Condom use among sex workers
Progress in preventing exposure to HIV among sex workers through unprotected sex with clients
Various factors increase the risk of exposure to HIV among sex workers, including multiple, non-regular partners and more frequent sexual intercourse. However, sex workers can substantially reduce the risk of HIV transmission, both from clients and to clients, by consistently and correctly using condoms.
Note: countries with generalized epidemics may also have a concentrated subepidemic among sex workers. If so, calculating and reporting on this indicator for this population would be valuable.
Number of sex workers who reported using a condom with their last client
Number of sex workers who reported having commercial sex in the past 12 months
Behavioural surveillance or other special surveys Respondents are asked the following question: Did you use a condom with your most recent client with whom you had sexual intercourse?
Whenever possible, data for sex workers should be collected through or with civil society organizations that have worked closely with this population in the field.
Access to sex workers and the data collected from them must remain confidential and secure.
Every two years
- Sex (female, male and transgender)
- Age (<25 and 25+ years)
- Cities and other administrative areas of importance
Additional information requested for GAM 2017 reporting;
If there are subnational data available, please provide the disaggregation by administrative area, city, or site in the space provided. Submit the digital version of any available survey reports using the upload tool.
Condoms are most effective when they are used consistently rather than occasionally. The current indicator will overestimate the level of consistent condom use. However, the alternative method of asking whether condoms are always, sometimes or never used in sexual encounters with clients in a specified period is subject to recall bias. Further, the trend in condom use in the most recent sexual act will generally reflect the trend in recent consistent condom use.
This indicator asks about commercial sex in the past 12 months. If data are available on another time period, such as the past three or six months, please include the alternate indicator definition in the metadata in the comments section of the reporting tool.
Surveying sex workers can be challenging. Consequently, the data obtained may not be based on a representative national sample of the key populations at higher risk being surveyed. If there are concerns that the data are not based on a representative sample, the interpretation of the survey data should reflect these concerns. If there are different sources of data, the best available estimate should be used. The report submitted with this indicator should include information on the sample size, the quality and reliability of the data and any related issues.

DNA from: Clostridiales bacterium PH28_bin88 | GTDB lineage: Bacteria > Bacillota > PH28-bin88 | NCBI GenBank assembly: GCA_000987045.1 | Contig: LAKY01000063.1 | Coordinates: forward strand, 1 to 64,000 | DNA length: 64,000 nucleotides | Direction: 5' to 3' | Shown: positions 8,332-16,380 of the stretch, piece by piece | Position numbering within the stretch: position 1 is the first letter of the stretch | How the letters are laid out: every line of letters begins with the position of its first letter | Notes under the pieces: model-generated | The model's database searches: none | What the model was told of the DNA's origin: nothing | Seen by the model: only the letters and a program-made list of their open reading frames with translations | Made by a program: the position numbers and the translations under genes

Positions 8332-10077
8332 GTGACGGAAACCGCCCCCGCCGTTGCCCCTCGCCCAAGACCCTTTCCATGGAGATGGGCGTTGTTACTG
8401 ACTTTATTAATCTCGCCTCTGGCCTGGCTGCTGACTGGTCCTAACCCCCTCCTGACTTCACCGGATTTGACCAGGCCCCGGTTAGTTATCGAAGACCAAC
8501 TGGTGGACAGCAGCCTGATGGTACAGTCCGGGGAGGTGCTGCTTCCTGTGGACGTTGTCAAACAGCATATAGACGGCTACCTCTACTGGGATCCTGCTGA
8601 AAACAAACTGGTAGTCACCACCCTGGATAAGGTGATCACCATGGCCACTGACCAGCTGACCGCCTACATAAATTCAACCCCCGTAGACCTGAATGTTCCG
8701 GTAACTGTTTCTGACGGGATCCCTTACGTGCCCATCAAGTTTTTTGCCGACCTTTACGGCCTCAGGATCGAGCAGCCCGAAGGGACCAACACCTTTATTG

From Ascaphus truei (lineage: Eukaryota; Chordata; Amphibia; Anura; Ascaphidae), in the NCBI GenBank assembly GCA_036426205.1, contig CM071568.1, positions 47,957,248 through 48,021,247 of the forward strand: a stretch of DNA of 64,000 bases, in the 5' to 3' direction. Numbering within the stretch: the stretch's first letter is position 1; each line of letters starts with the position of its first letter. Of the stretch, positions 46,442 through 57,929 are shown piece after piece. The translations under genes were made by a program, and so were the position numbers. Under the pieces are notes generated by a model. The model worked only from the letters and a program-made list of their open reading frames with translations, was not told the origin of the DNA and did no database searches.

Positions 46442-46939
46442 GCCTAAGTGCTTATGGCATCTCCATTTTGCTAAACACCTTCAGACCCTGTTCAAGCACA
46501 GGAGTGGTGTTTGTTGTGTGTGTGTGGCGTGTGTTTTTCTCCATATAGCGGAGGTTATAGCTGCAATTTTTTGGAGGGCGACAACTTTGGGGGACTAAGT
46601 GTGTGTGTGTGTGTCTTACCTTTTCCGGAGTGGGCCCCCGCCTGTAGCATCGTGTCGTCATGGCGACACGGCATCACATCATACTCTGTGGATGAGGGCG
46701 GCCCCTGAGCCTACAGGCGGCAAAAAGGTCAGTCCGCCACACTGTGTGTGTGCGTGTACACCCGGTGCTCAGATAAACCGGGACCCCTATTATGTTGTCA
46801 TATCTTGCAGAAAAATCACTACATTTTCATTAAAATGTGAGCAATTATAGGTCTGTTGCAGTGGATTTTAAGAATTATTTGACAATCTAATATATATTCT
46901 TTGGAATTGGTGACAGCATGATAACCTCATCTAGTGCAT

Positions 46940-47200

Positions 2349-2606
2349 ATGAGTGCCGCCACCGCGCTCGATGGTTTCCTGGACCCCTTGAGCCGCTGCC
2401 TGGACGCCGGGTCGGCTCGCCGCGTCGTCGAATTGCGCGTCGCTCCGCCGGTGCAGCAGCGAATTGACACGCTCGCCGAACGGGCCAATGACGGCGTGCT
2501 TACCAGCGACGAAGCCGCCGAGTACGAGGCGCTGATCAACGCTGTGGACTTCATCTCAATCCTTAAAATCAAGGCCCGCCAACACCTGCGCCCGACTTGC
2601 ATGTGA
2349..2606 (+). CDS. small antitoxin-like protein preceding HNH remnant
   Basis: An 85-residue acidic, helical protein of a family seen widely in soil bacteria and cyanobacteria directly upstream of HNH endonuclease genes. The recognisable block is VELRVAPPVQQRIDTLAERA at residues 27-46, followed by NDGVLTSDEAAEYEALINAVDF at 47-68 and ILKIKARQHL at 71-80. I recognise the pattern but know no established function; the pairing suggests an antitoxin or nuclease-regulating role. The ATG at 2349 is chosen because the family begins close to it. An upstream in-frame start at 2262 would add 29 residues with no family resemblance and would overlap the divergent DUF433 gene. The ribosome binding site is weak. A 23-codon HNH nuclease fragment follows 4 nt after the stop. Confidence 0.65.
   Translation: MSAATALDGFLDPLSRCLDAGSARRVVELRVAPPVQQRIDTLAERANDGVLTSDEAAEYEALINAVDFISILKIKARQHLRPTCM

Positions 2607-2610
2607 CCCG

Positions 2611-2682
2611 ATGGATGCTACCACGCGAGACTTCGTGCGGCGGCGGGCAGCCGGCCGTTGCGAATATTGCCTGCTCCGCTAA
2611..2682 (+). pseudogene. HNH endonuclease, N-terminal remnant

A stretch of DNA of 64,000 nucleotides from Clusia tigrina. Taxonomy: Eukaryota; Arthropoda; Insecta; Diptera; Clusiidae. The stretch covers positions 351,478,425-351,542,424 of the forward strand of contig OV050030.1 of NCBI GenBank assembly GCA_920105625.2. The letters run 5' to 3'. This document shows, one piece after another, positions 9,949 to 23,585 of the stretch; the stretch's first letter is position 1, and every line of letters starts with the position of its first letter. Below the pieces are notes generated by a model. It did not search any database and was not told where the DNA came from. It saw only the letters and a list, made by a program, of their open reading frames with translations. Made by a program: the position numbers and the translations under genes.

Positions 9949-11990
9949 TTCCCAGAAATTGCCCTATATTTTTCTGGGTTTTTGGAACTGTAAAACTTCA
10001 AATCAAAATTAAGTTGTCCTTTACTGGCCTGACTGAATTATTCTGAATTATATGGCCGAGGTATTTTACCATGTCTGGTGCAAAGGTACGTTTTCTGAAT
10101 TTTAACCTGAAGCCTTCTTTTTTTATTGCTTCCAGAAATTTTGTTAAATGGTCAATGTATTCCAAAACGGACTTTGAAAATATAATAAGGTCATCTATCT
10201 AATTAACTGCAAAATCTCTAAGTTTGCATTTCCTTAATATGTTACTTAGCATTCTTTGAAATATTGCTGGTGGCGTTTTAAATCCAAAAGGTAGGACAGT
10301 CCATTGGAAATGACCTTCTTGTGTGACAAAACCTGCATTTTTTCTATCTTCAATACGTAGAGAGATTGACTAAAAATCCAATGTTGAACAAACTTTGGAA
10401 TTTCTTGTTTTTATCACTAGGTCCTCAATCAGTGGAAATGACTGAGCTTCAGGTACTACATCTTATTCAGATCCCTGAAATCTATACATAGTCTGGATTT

In previous reporting rounds, several countries have reported the condom use among subpopulations of transgender women through the additional comments field in the Global AIDS Response Progress Reporting online reporting tool. This demonstrates that the data are feasible to obtain in different settings.
To maximize the utility of these data, it is recommended that the same sample used for calculating this indicator be used for calculating the other indicators related to these populations.
A framework for monitoring and evaluating HIV prevention programmes for most-at-risk populations. Geneva: UNAIDS; 2007 (http://www.unaids.org/ sites/default/files/sub_landing/files/17_Framework_ME_Prevention_Prog_MARP_E.pdf).
Practical guidelines for intensifying HIV prevention: towards universal access. Geneva: UNAIDS; 2007 (http://data.unaids.org/pub/Manual/2007/20070306_Prevention_Guidelines_To....
Operational guidelines for monitoring and evaluation of HIV programmes for sex workers, men who have sex with men, and transgender people. Chapel Hill (NC): MEASURE Evaluation; 2011 (http://www.cpc.unc.edu/measure/publications/ms-11-49a).